ICS Magazine

You Can’t Follow the Crowd

February 6, 2003
Following the crowd may keep profits out of reach.


“Freedom is the greatest fruit of self-sufficiency.”
Epicurus
(3rd century B.C.E.)

Freedom is a wonderful word. As a “lone wolf” solo carpet cleaner, you have chosen a wonderful freedom. You are free from the problems and worries of managing employees. Congratulations! But my guess is you also want the “freedom” of financial independence that wealth can bring. Sadly, very few lone wolves ever successfully achieve both of these freedoms at the same time.

Talk about being between the Devil and the deep blue sea. It’s either no employee worries, no people problems and no money, or else spend your life drowning in a sea of people problems while (maybe) becoming wealthy. There has to be a better way. Yes, you can be financially successful as a lone wolf carpet cleaner. But you can’t run your business the same way as the big boys.

Big cleaning companies with many employees can maximize profits by piling on people and earning a small hourly profit from each of them. But there is only one of you. And since your gross business income will inevitably be far less than that of a large company, you must achieve the largest net profit possible in the least amount of time (actually, this sounds like a good goal for a company of any size). In addition, you must retain a sizable amount of this income and put it to work to provide for a comfortable retirement.

What is the absolute best way to keep more money in your pocket? Spend less and/or buy smarter. Yes, I know this is stating the obvious. But it bears repeating because everyone, including myself, ignores the simple truism of thrift. Here it is again: The fastest, simplest, easiest way to add to your business or personal bottom line is to hold on to more of what you currently make (for specifics, see the January ICS installment of To Your Success, “Is a Dollar Saved Really a Dollar Earned?”).

After you have dealt with your overspending addictions, here are some more ideas for lone wolves looking to achieve financial freedom:

Change a negative into a positive
All these years you have been creeping around, somewhat ashamed that you work alone while all the big, faceless companies you compete with have dozens of technicians on the road. But why not glory in and brag about being a lone wolf? Market (and price) yourself as a proud and fussy carpet cleaning “craftsman” obsessed with getting the job “just right.” Become the slightly eccentric and memorable individual you have always wanted to be, a perfectionist with your customers’ carpets and health. By repositioning yourself as “carpet cleaning artist” passionate about your current “masterpiece,” you will be able to …

Start charging more, a lot more
People are happy to pay more for the personal attention they receive when they fly first class. Yet most owner-operator carpet cleaners do not capitalize on the huge advantage they have over large companies: the “first class” experience of having the owner doing the work. With today’s personal security concerns and demand for quality, you can and should be charging more for providing the personal attention of a master craftsman.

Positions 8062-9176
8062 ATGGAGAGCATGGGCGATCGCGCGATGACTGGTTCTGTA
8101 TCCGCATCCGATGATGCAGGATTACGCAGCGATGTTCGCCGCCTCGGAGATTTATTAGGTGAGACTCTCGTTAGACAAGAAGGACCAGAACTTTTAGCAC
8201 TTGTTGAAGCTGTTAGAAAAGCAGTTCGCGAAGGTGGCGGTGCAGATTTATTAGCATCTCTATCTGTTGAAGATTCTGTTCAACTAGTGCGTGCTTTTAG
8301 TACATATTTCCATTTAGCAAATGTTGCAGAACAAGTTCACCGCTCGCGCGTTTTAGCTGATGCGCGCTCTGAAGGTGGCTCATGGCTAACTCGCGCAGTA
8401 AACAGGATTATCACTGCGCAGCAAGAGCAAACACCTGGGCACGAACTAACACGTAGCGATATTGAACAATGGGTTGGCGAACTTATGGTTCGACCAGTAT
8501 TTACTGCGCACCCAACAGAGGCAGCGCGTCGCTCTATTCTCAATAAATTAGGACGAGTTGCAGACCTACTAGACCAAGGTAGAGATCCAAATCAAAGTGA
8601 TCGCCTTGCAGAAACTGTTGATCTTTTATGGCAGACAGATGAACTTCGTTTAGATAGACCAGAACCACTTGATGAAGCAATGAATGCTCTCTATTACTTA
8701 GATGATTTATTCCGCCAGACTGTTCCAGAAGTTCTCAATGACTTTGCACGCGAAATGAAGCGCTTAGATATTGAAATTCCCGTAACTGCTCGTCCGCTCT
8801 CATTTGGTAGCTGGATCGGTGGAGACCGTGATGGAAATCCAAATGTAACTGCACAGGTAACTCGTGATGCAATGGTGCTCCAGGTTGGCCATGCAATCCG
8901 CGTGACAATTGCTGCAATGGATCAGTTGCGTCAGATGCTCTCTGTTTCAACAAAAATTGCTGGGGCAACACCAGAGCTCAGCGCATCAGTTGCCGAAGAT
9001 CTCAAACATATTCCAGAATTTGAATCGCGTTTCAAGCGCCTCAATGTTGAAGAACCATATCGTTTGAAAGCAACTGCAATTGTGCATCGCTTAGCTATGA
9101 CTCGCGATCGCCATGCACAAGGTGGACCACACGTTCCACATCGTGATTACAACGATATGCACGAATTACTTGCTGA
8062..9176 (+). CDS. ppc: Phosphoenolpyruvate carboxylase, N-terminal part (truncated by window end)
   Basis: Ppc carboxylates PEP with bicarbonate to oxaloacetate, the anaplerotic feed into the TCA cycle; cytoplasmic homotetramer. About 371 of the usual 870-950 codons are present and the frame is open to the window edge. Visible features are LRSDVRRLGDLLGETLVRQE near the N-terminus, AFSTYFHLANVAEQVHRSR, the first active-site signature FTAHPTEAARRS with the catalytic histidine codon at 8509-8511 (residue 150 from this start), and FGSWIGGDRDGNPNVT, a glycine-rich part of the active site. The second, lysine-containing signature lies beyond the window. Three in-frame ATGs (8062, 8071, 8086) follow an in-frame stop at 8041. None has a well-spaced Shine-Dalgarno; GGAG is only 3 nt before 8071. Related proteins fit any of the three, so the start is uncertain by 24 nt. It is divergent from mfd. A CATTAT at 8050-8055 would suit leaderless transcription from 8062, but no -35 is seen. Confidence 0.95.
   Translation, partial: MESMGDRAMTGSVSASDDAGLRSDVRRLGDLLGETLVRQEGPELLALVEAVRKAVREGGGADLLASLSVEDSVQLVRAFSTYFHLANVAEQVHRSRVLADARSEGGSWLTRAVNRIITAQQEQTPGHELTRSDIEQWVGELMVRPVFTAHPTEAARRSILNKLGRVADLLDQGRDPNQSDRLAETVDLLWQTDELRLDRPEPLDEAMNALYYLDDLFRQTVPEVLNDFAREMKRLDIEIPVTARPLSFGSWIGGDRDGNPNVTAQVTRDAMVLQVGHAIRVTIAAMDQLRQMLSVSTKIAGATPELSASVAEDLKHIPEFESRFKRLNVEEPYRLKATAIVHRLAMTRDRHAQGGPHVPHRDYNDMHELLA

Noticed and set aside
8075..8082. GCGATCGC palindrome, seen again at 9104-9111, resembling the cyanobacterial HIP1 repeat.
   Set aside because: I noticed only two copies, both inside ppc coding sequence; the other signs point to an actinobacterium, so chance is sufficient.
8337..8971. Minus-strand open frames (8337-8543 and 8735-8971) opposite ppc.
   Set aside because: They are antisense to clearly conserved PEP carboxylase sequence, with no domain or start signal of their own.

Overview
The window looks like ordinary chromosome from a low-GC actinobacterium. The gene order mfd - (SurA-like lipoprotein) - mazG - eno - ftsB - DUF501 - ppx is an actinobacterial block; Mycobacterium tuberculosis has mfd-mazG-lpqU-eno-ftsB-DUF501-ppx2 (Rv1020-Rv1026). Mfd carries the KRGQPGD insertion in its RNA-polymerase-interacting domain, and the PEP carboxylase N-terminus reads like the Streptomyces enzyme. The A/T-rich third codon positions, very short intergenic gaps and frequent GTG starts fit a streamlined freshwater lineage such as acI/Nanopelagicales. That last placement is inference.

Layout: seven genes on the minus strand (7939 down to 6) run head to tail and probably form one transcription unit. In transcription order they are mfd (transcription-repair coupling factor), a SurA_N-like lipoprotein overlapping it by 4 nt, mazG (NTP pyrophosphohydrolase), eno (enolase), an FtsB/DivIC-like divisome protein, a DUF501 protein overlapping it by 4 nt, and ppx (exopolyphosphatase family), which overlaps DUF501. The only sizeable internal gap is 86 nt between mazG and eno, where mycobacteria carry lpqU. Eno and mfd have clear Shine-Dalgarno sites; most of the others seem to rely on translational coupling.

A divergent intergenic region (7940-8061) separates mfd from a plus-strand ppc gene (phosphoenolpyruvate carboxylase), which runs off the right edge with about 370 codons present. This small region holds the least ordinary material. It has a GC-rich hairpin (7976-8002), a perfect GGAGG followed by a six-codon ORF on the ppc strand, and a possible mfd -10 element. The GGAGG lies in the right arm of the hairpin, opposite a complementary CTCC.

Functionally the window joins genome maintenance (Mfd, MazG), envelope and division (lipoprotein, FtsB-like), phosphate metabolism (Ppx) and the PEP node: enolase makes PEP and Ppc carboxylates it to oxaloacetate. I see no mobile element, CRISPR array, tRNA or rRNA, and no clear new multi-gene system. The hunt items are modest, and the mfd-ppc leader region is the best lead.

Quit competing with the large companies on price. Your customers will be delighted to pay for the prestige of having the owner of the company tenderly care for their home if you require them to do so.

Increase each job ticket with up-sells
Since you can only do so many jobs per day, to really rake it in you must maximize your profit on each job. One easy way to put more money in your pocket is to up-sell protective finishes, deodorization and other high profit add-ons. Large companies usually do a lousy job of up-selling after they are in the customer’s home (high-pressure bait-and-switch operations are another matter).

Friends buy from friends. When your customers trust you, they will purchase additional services. As an owner-operator, you can capitalize on your winning personality to sell more and make more on each job. Wouldn’t it be nice to do one less job each day and make more profit than in the bad old “bang the job out” days? You do this by up-selling to your clients that respect and trust your recommendations. Let’s see the big boys match that with their legions of still-wet-behind-the-ears technicians.

Find a niche
A medical specialist almost always makes more money and commands more respect than the traditional family doctor. It is the same in the cleaning industry. Instead of slugging it out with the $49.95 rug suckers, why not look for a specialty? Doctors attend school for years to specialize, but you can specialize instantly just by changing your marketing. Why not become an “upholstery specialist,” a “spotting consultant” or a “urine deodorization expert”? Maybe your kids won’t go to school bragging about your new specialty in urine removal, but you’ll laugh all the way to the bank!

Think outside the box
Have you always had a burning desire to clean carpets and upholstery, or did you go into the business for the emotional and financial freedom it allows while building a secure future for your family? If you are not in love with pushing the wand, nowhere is it written you have to be a carpet cleaner. You are in business to make as much money as possible in the least amount of time and, hopefully, enjoy yourself along the way, right? If you can achieve these goals more easily by doing ceramic and stone cleaning, hardwood floor refinishing or even by opening a different business, do it!

You can be successful as a lone wolf owner-operator in the carpet cleaning industry, but not by blindly following the marketing and management tactics of larger companies. Instead, cleverly reposition yourself with the ideas above, and you will achieve the vision of Christopher Morley:
“There is only one success- to be able to spend your life in your own way.”